Sci-Fi Beauty Treatments We Wish Existed IRL

The beauty world’s experienced incredible scientific innovations in the past few years. Advances like vibrating mascaras and self-twirling curling irons, as well as semi-permanent beauty procedures like lash extensions, keratin treatments, and two-week gel manicures have all graced the market.
But, like true sci-fi nerds, we still yearn for the epic (albeit fictional) cosmetic technology we’ve seen in our favorite books, television shows, and movies. Here, some of our favorite futuristic ways to get gorgeous. We're hoping scientists are already hard at work on making these babies a reality.

The Hunger Games: Bad Hair Day-Banishing Box
In The Hunger Games book, Katniss learns she can do away with her pedestrian hairbrush once she reaches The Capitol. "Instead of struggling with the knots in my wet hair, I merely place my hand on a box that sends a current through my scalp, untangling, parting, and drying my hair almost instantly. It floats down around my shoulders in a glossy curtain," she says. Guess we’ll just continue to go to Drybar until we figure that one out. Panem 1, U.S. 0.


Back To The Future: Rejuvenation Clinics
Along with many other predictions (like a baseball team in Miami), 1989’s Back to the Future II anticipated the plastic surgery explosion. When Doc Brown and Marty McFly land in 2015, Doc removes his aging mask (so Marty would recognize him) and announces, "I went to a rejuvenation clinic and got an all-natural overhaul. They took out some wrinkles, did a hair repair, a change of blood." But they don't stop there; there are three other plastic surgery references in BTTFII’s universe of the future: A TV commercial Marty Jr. watches, a sign for a breast implant sale, and a clinic itself.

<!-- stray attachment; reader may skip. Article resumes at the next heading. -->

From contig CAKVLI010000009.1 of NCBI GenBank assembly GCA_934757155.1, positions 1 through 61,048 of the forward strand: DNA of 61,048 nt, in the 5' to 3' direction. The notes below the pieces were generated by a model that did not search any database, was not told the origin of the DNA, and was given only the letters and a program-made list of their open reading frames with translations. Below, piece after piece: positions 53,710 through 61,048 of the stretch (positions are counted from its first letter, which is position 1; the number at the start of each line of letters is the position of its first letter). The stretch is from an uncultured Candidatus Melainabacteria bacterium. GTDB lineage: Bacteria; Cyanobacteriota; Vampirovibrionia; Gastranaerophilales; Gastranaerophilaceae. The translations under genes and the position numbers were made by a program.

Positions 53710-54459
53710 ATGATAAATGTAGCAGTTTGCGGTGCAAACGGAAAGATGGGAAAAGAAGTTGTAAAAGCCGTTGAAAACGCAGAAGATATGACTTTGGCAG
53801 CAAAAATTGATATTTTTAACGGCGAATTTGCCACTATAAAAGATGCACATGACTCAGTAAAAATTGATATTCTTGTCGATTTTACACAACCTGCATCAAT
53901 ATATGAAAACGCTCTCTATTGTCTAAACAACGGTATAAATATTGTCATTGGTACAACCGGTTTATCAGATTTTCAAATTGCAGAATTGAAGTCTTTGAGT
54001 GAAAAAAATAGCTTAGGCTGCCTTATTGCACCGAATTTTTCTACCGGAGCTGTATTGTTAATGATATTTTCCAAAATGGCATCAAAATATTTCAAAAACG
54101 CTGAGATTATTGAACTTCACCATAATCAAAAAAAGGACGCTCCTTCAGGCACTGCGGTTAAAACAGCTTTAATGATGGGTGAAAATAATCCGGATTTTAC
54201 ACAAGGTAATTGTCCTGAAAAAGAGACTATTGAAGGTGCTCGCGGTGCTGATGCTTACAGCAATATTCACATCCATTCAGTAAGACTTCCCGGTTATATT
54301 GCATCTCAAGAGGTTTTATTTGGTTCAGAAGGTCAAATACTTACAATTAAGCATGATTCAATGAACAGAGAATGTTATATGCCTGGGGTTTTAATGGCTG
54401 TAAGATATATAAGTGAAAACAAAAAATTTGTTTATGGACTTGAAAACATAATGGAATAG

Blade Runner: Brush-On Smoky Eye
In Blade Runner, Daryl Hannah’s character, Pris Stratton, is a male manipulation maven who used an airbrush applicator to create a Zorro-like black-eye effect with makeup. Keep in mind that Blade Runner is sci-fi flick that graced screens in 1982. A precursor to the Temptu?

The Simpsons: Weapons Of Mass Attraction
Similarly, on The Simpsons, Homer invented a gun to apply makeup in 4/5 of a second, to alleviate every woman’s fear of showing up to that important business meeting without wearing a single cosmetic. He demonstrates on Marge, but to her dismay, he accidentally has it set to “whore.” Here's hoping scientists omit that setting from their version.

Photo: via Allure


The Fifth Element: View-Master Makeup
In The Fifth Element, Leeloo (played by Milla Jovovich) brings a Chanel-branded View-Master box up to her eyes like a camera. Later in the scene, she pulls the object away from her face to reveal that it's actually an instant makeup applicator. Her eyes are made up Pat McGrath-style in a flash. We’ll take a Chanel, NARS, and MAC version, thanks.

Jem: Beauty Baubles
After her father’s death, Jerrica (Jem’s alter-ego) receives a pair of earrings that act as a remote micro-projector for her father’s holographic computer/android, Synergy. The earrings are also hologram projectors that beam hairstyles, makeup looks, and various outfits onto herself and her friends (the Holograms). With her earrings, Jem is excitement, Jem is adventure. Glamour and glitter, fashion and fame. Obviously.

Total Recall: Insta-Polish Pen
In the original Total Recall, a girl changes her nail polish from peacock blue to classic red with an awesome apparatus that she simply taps on each talon to reveal a perfect glossy manicure update in seconds. So, we can expect to see that in a few months then, right nail polish brands?

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